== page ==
This section is from the book "The Gardener V1", by William Thomson. Also available from Amazon: The New Organic Grower: A Master's Manual of Tools and Techniques for the Home and Market Gardener.
As a rafter-plant in a cool house this is a most useful and ornamental flowering-plant. It comes into bloom in a cool fernery (where no fire-heat is applied in summer) about the beginning of August; and grown in this cool way, it lasts a long time in bloom. By having a plant or two on the rafters of the warm stove where it blooms in spring, and again in autumn, this lovely climber may be had in bloom the greater part of the year. For cutting and mixing with Bougainvillea glabra it is most useful, and if the two plants are bloomed near each other, the effect of the two colours is very chaste.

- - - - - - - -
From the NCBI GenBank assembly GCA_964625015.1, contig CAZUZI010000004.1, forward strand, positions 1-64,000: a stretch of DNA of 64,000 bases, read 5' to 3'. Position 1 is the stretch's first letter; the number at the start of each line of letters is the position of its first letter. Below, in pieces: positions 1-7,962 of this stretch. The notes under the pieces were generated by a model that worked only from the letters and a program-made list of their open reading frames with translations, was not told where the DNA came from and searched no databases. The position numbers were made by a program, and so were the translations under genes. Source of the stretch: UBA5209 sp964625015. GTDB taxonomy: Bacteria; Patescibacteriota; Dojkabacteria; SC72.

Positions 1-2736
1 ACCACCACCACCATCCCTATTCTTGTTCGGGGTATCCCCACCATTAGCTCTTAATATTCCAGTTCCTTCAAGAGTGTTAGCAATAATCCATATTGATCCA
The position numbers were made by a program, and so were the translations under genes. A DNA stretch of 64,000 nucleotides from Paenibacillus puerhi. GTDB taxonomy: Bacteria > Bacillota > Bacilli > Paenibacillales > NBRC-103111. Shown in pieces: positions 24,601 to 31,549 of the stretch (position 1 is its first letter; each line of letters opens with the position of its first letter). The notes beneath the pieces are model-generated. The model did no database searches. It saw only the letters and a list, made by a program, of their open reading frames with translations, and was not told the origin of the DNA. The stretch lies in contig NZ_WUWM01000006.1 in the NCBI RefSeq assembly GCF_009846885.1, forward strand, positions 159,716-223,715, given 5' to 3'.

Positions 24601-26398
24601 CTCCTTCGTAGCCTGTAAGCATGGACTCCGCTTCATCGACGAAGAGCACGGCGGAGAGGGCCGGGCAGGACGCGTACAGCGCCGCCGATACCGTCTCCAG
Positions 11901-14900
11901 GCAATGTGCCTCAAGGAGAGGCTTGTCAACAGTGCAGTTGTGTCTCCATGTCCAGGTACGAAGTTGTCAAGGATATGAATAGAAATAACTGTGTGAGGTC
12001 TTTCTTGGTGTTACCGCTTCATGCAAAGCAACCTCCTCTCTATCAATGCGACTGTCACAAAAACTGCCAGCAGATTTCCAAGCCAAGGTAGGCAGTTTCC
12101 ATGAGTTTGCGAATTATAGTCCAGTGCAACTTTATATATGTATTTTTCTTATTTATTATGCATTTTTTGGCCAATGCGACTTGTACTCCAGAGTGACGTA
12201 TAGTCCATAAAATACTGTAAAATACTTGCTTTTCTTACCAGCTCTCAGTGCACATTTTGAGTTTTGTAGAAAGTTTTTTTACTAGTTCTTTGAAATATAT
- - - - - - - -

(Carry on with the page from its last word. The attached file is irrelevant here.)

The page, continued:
Begonias of the ornamental - foliaged or Rex type are not so much made use of as they might be. They are so extremely easy to grow, and so clean and fresh-looking, that scarcely any other plant is better adapted for growing below stages, by the sides of passages, or any - often bare and unsightly - places in all houses that are slightly above the temperature of a greenhouse. They even do under gratings where such are used for paths; and dotted here and there under stages, with the general surface covered with Selaginella denticulata, few things are more effective. All unsightly or bare places on the floor-level of plant-houses can thus be clothed with very pleasing and refreshing-looking verdure.